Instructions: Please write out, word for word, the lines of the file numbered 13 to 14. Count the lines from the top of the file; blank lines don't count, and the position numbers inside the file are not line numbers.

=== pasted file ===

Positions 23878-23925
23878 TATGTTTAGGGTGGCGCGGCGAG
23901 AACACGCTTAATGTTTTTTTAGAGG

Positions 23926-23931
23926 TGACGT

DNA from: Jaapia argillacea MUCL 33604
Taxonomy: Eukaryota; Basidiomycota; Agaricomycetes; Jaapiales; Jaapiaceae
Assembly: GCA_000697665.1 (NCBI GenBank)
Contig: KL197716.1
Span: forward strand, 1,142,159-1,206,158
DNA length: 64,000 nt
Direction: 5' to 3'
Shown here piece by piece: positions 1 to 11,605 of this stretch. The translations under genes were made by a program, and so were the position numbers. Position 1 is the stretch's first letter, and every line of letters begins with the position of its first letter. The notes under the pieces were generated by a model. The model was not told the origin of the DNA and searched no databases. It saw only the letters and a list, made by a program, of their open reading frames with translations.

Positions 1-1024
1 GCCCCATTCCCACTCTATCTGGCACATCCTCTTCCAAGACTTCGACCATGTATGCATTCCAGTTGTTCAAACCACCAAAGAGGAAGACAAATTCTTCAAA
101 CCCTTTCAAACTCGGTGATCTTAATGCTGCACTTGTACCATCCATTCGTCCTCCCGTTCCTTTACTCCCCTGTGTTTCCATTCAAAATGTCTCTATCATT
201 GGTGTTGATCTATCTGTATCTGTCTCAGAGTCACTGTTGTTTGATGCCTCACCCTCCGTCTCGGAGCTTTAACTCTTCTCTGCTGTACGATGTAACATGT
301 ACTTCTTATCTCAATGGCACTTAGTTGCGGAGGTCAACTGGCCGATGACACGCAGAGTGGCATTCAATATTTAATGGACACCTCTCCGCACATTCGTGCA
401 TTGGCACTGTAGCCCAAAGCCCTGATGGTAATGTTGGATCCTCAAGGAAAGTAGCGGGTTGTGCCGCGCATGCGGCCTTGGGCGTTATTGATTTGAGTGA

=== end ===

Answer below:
Shown here piece by piece: positions 1 to 11,605 of this stretch. The translations under genes were made by a program, and so were the position numbers. Position 1 is the stretch's first letter, and every line of letters begins with the position of its first letter. The notes under the pieces were generated by a model. The model was not told the origin of the DNA and searched no databases. It saw only the letters and a list, made by a program, of their open reading frames with translations.

Positions 1-1024